Posts Tagged With: The Longwood Medical area

Day 3584: What Helps

In my office at the hospital, I have two giant lists of What Helps.

What helps me is remembering facilitating therapy groups in that room years ago and continually adding to that list of “What Helps.”

What helps is to know that people in groups can be creative, supportive, and resilient despite trauma, losses, and diagnoses like anxiety, depression, PTSD, and other “disorders.”

What helps in my other images for today?

What helps is knowing that I don’t have to pretend to give a shit (because I love my work so much).

Here’s what I find on YouTube when I search for “what helps.”

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Pema Chödrön definitely helps me. What helps you?

What also helps is expressing gratitude and appreciation, so thanks to all who help, including YOU.

Categories: group therapy, life in the USA, personal growth, photojournalism | Tags: , , , , , , , , | 11 Comments

Day 3570: What cheers me up

What cheers me up includes:

  • blogging daily,
  • people I love,
  • work I love,
  • knowing I’m not alone,
  • cats,
  • games,
  • positive reframes,
  • group therapy,
  • self care,
  • good weather,
  • fond memories,
  • making new memories,
  • learning new things,
  • reconnecting with an old friend, and
  • finding out what cheers up other people.

What does NOT cheer me up is doom-and-gloom news, including some unasked-for news alerts on my phone I’d like to block.

Done.

Taking action cheers me up, too, and so does sharing photos with you.

National Simplicity Day and Cow Appreciation Day are both cheering me up, here and now.

Music cheers me up and here’s some great music from somebody with different colored eyes:

What cheers you up?

Thanks to all who cheer me up, including YOU.

Categories: personal growth, photojournalism | Tags: , , , , , , , , , , | 18 Comments

Day 3393: Wanna bet?

Over the years, I’ve won cookies and cash by saying “wanna bet?” at propitious times.

When my son Aaron was very young, I said “wanna bet?” to somebody who was very sure about who was playing a jazz tune featured on a local radio station. Aaron tried to warn this person by saying, “Don’t bet with Mama.” However, this guy was so certain that he ignored Aaron and bet me $20.

When he paid up, he delivered the $20 in a beautiful frame that included the legend “Don’t bet with Mama.”

I bet that framed $20 is in a box in the basement right now.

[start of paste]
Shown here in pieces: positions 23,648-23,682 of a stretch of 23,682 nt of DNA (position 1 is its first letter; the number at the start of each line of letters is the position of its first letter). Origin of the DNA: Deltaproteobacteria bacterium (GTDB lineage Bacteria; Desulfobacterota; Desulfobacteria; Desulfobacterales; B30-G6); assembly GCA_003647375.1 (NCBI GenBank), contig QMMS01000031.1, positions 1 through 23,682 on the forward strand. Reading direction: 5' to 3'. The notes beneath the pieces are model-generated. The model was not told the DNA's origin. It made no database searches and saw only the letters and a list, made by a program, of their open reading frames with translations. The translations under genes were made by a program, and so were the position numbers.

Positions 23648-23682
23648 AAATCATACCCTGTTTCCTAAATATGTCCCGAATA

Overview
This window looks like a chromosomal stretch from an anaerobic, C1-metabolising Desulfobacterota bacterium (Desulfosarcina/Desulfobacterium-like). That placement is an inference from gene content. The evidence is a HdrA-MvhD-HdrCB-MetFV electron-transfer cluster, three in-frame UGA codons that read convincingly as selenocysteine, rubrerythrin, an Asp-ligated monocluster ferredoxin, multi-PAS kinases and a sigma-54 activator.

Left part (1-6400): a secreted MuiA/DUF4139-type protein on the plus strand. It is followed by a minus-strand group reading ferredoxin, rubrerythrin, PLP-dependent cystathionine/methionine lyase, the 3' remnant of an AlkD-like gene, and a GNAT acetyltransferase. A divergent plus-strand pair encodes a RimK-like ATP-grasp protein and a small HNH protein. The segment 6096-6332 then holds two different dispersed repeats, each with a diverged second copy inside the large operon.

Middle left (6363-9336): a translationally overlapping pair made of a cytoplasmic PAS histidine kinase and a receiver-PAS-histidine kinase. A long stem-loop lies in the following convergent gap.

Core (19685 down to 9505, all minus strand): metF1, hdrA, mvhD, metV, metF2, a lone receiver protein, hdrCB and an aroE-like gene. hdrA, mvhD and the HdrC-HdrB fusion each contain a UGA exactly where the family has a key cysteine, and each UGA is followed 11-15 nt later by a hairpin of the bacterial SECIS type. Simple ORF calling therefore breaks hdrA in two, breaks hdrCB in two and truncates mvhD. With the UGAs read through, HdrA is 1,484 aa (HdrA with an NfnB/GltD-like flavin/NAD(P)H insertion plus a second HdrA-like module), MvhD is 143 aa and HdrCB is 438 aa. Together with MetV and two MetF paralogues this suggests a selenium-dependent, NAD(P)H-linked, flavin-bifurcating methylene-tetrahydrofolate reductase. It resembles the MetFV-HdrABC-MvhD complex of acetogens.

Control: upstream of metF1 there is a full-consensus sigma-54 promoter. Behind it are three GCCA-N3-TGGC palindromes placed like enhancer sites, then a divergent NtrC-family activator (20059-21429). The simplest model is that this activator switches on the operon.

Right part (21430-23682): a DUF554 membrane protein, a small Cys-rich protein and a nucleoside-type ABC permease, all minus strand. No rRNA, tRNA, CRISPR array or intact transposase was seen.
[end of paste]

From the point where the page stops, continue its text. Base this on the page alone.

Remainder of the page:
Last night, Aaron, my husband Michael, and I were watching The Great Pottery Throwdown and we were discussing who we thought might be going home. When I looked at what people were planning on making (I’ll bet you wouldn’t guess they had to make urinals, but they did), I got a very strong feeling that one of the best potters was miscalculating her strategy and I said I thought she’d be gone at the end of the episode. Perhaps because I know almost nothing about pottery, Michael strongly disagreed.

I said, “Wanna bet?”

Aaron was concerned I’d be breaking my long streak of successful bets, but I don’t want successes to get in the way of taking risks with potentially big payoffs.

Michael proposed $20 for our bet and we watched the show. It looked very bad for me when the potter in question WON the secondary challenge, but when her urinal leaked, I knew I had won again.

I bet that $20 is in my wallet, right now.

Wanna bet that there will be something about bets in my images for today?

Wanna bet what I’m going to be celebrating today?

This is what I find on YouTube when I search for “wanna bet?”

Wanna bet that there will be lots of gratitude at the end of this post for everyone who helps me blog every day, including you?

Categories: personal growth, photojournalism, quotes | Tags: , , , , , , , | 16 Comments

Day 3372: Anger

Decades ago, I learned that anger was the natural human reaction to not getting one’s needs met.

Because so many people disown, stuff, and fear their own anger, I once gave people at a psychiatric day treatment program the assignment of making a badge that said “I ❤️ my anger.”

In therapy groups, I sometimes ask people who their role models are for expressing anger, and often they can’t name anybody.

Obviously, a lot of us still have work to do regarding anger.

Do you see anger in my images for today?

I wonder if there’s going to be any anger because there are (1) so many National days today or (2) no pictures of Joan in this blog.

One of those issues I can fix.

Here’s an interesting TED talk about anger:

Feel free to express anger or any other feelings in the comments section below.

Thanks to all who do their best to deal with anger, including YOU.